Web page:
The Williams Commission published its report on the governance and delivery of public services in Wales. The Commission had been asked to examine all aspects of public services in Wales and make recommendations on their future direction. The report made over 60 recommendations, including: to remove duplication and ensure that organizations worked together effectively, with shared services and greater collaboration; to reduce the number of local authorities; to strengthen governance and scrutiny; greater citizen and community involvement in design and delivery of services; and to strengthen leadership.
Source: Full Report, Commission on Public Service Governance and Delivery
A special issue of a journal examined the introduction and first year of police and crime commissioners in England and Wales.
Source: Safer Communities, Volume 13, Number 1
Links: Table of contents
Notes: Articles included:
Matthew Davies 'The path to Police and Crime Commissioners'
Liz Turner 'PCCs, neo-liberal hegemony and democratic policing'
Stuart Lister 'Scrutinising the role of the Police and Crime Panel in the new era of police governance in England and Wales'
Sophie Chambers 'Who is policing the Police and Crime Commissioners?'
Timothy Brain 'Police and Crime Commissioners: the first twelve months'
A paper examined productivity levels in the National Health Service in England for 2011-12, over a range of measures. It said that productivity had grown between 2010-11 and 2011-12, despite a potential underreporting in some activities. The paper discussed fluctuations in productivity over time.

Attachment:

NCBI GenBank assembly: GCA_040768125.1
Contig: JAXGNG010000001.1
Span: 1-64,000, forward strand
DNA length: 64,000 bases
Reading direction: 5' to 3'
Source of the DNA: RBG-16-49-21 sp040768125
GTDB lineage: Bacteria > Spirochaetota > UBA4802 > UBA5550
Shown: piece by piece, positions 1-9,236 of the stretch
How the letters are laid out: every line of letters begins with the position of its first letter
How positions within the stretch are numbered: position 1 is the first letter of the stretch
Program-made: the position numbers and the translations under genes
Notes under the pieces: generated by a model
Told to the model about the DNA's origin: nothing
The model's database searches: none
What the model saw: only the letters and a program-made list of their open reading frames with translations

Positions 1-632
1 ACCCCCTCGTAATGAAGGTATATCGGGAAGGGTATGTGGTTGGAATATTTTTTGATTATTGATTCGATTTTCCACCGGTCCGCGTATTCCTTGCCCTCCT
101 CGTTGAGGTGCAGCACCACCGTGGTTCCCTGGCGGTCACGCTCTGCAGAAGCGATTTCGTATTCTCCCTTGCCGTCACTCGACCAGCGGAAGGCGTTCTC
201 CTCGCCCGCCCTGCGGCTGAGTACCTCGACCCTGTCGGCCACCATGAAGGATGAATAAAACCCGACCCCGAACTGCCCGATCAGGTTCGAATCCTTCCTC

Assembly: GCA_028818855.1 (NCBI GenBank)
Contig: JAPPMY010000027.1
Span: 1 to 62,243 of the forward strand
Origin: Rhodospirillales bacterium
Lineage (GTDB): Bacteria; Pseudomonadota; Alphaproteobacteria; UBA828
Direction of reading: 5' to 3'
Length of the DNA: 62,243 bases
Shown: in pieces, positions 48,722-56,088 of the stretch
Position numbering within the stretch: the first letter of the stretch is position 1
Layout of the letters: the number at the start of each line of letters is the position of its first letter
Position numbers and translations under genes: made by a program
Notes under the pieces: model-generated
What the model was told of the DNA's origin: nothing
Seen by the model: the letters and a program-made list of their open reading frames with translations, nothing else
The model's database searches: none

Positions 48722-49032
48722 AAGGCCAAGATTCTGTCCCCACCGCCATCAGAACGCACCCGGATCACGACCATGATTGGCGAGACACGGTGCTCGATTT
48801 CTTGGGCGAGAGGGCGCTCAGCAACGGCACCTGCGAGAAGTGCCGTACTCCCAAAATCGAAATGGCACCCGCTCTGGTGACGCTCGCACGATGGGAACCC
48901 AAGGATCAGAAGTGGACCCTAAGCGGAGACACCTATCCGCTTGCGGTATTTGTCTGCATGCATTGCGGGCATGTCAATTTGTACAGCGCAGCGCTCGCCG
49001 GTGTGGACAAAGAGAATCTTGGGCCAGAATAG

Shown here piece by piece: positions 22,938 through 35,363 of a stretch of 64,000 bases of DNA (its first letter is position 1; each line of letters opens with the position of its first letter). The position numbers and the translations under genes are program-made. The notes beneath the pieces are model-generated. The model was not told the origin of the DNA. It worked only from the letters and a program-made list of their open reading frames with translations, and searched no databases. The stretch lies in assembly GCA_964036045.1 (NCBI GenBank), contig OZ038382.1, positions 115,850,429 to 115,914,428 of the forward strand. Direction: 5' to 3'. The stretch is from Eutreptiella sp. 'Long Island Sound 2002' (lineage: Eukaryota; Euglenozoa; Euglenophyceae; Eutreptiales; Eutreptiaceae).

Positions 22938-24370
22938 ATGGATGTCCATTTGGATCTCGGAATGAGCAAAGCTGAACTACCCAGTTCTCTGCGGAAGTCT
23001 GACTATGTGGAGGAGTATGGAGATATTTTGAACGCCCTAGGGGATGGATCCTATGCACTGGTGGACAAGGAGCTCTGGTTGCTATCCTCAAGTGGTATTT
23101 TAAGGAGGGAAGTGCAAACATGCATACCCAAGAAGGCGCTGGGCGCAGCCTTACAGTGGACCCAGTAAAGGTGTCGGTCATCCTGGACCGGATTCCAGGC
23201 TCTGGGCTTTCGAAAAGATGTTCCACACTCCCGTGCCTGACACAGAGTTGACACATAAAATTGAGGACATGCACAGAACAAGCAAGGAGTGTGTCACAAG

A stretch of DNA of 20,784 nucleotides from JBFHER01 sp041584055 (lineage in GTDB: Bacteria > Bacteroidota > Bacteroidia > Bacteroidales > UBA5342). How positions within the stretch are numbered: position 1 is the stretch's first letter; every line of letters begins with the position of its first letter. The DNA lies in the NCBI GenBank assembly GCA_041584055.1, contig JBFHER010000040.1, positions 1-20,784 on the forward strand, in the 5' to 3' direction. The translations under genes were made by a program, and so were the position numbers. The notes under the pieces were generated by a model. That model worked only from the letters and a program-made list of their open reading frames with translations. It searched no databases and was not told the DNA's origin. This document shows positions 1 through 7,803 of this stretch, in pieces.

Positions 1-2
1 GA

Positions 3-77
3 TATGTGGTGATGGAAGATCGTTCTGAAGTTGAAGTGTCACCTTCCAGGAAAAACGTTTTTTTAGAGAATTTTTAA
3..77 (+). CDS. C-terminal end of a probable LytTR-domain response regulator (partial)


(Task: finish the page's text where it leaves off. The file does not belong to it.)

Source: Chris Bojke, Adriana Castelli, Katja Grasic, and Andrew Street, Productivity of the English National Health Service from 2004/5: Updated to 2011/12, Centre for Health Economics (University of York)
A report by a committee of MPs said that it was deeply concerned about the use of confidentiality clauses and special severance payments in terminating employment contracts in the public sector. It welcomed some progress on the issue but said that the Treasury needed to take a more robust approach to the use of compromise agreements by the wider public sector and by private sector providers of public services.
Source: Confidentiality Clauses and Special Severance Payments, Thirty-sixth Report (Session 201314), HC 477, House of Commons Public Accounts Select Committee, TSO
A report by a committee of MPs said that Jobcentre Plus should continue to provide a public employment service for the unemployed, but key performance indicators should be immediately revised to incentivize more clearly the support of jobseekers into work, rather than merely removal from receipt of benefits. The report also said that the department should: formulate performance measures to promote sustained job outcomes; launch an independent review of the consistency, accuracy, and fairness of the application of conditionality and sanctions; and publish a comprehensive Local Support Services Framework by autumn 2014 to enable local authorities to design and commission services in time for the national roll out of universal credit.
Source: The Role of Jobcentre Plus in the Reformed Welfare System, Second Report (Session 201314), HC 479, House of Commons Work and Pensions Select Committee, TSO